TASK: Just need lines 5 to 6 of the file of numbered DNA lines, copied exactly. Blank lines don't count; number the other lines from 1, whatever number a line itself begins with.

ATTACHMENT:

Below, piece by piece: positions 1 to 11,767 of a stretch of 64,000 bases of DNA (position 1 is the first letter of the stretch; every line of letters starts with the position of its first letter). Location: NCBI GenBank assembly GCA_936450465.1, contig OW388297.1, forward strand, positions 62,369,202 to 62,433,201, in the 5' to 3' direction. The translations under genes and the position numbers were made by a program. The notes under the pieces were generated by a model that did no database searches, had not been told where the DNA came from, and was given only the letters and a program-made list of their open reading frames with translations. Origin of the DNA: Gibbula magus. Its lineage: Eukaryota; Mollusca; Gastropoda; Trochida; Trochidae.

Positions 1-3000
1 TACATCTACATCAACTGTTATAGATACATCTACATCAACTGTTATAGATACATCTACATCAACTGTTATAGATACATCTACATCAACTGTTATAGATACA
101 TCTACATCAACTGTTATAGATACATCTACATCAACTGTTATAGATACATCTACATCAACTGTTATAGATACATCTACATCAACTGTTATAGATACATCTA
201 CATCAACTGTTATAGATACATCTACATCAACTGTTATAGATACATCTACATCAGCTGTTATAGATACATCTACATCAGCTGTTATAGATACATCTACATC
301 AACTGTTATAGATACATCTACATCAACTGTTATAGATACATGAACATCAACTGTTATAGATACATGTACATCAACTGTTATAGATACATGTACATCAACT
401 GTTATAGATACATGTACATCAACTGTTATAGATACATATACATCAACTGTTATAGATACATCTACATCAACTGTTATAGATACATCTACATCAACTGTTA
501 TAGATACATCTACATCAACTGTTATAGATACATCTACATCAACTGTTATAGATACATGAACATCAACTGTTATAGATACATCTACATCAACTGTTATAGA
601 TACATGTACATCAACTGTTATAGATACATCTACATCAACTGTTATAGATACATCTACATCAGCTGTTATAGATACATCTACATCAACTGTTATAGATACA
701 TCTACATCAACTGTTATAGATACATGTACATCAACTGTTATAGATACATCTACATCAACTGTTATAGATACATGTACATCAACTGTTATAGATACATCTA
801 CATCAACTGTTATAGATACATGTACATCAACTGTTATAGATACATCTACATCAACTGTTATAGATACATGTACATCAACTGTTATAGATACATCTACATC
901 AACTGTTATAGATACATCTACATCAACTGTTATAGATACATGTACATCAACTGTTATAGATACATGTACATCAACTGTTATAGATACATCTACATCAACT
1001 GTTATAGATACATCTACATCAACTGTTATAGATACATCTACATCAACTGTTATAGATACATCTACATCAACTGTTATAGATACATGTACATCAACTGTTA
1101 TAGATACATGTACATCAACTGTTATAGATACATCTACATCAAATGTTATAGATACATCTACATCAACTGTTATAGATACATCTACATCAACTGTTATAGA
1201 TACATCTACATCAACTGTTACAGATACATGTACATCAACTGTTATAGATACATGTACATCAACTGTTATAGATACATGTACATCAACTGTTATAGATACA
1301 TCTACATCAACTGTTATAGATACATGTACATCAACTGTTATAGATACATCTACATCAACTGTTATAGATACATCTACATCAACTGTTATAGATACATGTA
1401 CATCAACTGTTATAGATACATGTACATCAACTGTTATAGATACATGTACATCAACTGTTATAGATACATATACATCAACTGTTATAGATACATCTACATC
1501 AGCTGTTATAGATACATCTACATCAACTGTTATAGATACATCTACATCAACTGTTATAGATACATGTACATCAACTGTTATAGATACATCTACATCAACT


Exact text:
201 CATCAACTGTTATAGATACATCTACATCAACTGTTATAGATACATCTACATCAGCTGTTATAGATACATCTACATCAGCTGTTATAGATACATCTACATC
301 AACTGTTATAGATACATCTACATCAACTGTTATAGATACATGAACATCAACTGTTATAGATACATGTACATCAACTGTTATAGATACATGTACATCAACT